Tag Archives: arugula

Arugula & Goat Cheese “Ravioli”

4 Jun

This weekend, when I felt like spending some time in the kitchen, I decided to let the ingredients in the fridge speak to me. I knew I wanted to craft something vegetarian, and wanted to work with what I had.

The ingredients that automatically jumped out at me were arugula and goat cheese. I’ve been eating the two together as a lunch side lately, tossed with some homemade creamy balsamic vinaigrette. They seemed like a good pairing for the basis of a strong vegetarian dish, and I had just the pasta for it: lasagna noodles.

I’m always looking for creative new uses of lasagna noodles, because, while I really enjoy lasagna, I don’t always feel like making a dish that large. A few weeks ago, I tried, and liked this recipe for individual spinach lasagna rolls, so I wanted to use the arugula and goat cheese in a similar free form way that would require even less work on my part. I wanted to make a filling, and then just kind of throw it all together.

Hence, my fake-out arugula and goat cheese ravioli was born.

Here’s what you’ll need (for 16 ravioli):

  • Eight lasagna noodles, cooked according to the package directions
  • Your choice of sauce (I used tomato, but I think an alfredom béchamel or rose would work here too)
For the filling:
  • 1 tablespoon olive oil
  • 3 cloves finely chopped garlic
  • 5 ounces arugula
  • 4 ounces goat cheese
  • 4 ounces grated parmesan cheese
  • Black pepper

Here’s how you do it (forgive me, when I write out recipe directions, I can only remember them in the order I actually do them. So the directions below bounce between preparing the noodles, the filling, and assembling the whole dish because that’s how it’s the most logical to me. I’m incapable of doing one thing at a time.)

  • Start cooking the lasagna noodles. Drain and lay out flat on a plate or towel to dry. While you wait, prepare the filling.
  • Heat olive oil in a 12-inch heavy skillet over medium heat. Add garlic and cook, stirring frequently, until garlic turns golden brown, 1 to 2 minutes.
  • Add arugula and pepper and cook, stirring frequently, until arugula wilts, 2 to 4 minutes.Let arugula cool, then chop finely and transfer to a bowl. (I know it seems silly, and difficult, to chop wilted arugula, but it’s valuable so you aren’t picking arugula stems out of your teeth while eating.)

  • While the arugula is cooling, cut the cooked lasagna noodles into four squares each (for a total of 32 squares).
  • Preheat the oven to 375 and grease a 9 x 13 inch baking dish. Lay half of the lasagna squares out along the bottom of the dish.
  • Stir the cheese into the wilted arugula, and spoon a tablespoon-sized dollop into the center of each square.
  • Cover each with another lasagna square, then spoon the sauce over the whole thing.
  • Pop it in the oven and bake about 15 minutes, until heated through. Enjoy!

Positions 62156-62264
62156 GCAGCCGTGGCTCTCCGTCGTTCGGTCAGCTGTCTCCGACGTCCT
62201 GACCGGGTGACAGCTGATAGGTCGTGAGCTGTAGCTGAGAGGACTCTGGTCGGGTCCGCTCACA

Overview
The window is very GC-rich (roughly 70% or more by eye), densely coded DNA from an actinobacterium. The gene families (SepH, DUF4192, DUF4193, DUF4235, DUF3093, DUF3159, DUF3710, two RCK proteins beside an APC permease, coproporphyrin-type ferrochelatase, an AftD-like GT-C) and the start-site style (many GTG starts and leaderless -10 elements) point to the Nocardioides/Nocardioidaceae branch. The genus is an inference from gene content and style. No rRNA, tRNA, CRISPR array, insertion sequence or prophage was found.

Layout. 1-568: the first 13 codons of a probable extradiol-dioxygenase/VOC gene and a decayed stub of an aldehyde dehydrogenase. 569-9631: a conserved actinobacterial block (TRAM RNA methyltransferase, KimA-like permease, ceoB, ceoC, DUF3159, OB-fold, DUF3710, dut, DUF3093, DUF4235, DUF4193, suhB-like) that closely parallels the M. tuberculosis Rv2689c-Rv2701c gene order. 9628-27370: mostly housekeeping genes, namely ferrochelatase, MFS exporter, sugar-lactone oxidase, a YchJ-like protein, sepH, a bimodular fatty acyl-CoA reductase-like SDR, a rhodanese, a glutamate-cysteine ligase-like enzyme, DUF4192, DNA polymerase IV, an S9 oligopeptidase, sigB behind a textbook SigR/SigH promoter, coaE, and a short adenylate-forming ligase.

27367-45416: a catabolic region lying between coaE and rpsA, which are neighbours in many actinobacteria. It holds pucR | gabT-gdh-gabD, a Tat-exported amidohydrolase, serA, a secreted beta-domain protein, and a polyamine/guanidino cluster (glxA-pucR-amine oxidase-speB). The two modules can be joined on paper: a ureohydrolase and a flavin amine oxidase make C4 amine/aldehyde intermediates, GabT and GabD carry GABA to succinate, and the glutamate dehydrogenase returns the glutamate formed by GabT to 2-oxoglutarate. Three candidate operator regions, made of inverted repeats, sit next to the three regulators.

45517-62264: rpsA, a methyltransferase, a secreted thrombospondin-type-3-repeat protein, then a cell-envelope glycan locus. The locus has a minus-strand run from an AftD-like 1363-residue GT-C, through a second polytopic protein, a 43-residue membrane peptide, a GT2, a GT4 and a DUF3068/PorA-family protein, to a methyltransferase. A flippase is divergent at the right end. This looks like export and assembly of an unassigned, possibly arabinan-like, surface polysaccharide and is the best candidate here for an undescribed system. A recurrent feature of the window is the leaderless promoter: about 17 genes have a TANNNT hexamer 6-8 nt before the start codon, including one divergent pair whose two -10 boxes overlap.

I love this recipe and the idea behind it. The great part about the free-form style is that it doesn’t matter how messy you get, which is especially valuable for me in the kitchen. The building is also relatively speedy because of this. But on the other hand, you could also really easily transform it into a traditional lasagna, or the filling for a real ravioli, if you have the equipment to make those from scratch, and make it a pretty fancy, company-worthy meal.

Adventures with an Ingredient: Barley

5 Dec

Today’s showcase ingredient is barley, at work here in an Arugula & Barley Salad with Tomatoes & Corn

Well, hello ingredients list. Is it summer again?

No, sadly, it is still December and will be winter for quite some time. But when I discovered organic arugula at the grocery store this week, I couldn’t resist whipping up a simple, weeknight dinner with a light, lemon flavor.

Arugula is one of my favorite leafy greens. Much lighter and less bitter than others, I’m happy to eat these little guys leaves and all. It holds up well to citrus acid and black pepper, some of my favorite seasoning, and it’s very versatile. When I found a recipe that used it with barley, an under-used grain on my part, and some of my favorite vegetables, I was eager to try it.

The recipe I used is an oldy from the New York Time, fast and easy, and without almost any strange ingredients (unless you don’t usually keep these veggies on hand). While the original calls for pearl barley and suggests soaking, I had quick-cook hulled barley, so my version took only about 20 minutes total.

You can buy barley in several different forms, which are differentiated based on how much of the hull or shell of the barley has been removed. Hulled barley is the whole grain form, and is most nutritious, but takes the longest (an hour or more) to cook . Pearl barley is what people refer to if they just say “barley,” and has had the outer husk and bran layers removed. This form takes about 40 minutes to cook (though less if, as the recipe above suggests, you soak it). I’ve got Quaker quick-cook barley, because that’s what they sell at my grocery store, this form as been par-cooked and retains the least nutritional value, but is still about equal in nutrients to a whole wheat pasta, so I’ll take it.

At any rate, all this recipe requires cooking is the barley. The rest is as simple as washing arugula, chopping tomatoes and whisking a simply dressing. The result is a delicious and filling entree salad that will allow you to master barley as an ingredient without having to juggle other cooking tasks at the same time, all while bringing a hint of summer into our December kitchens.

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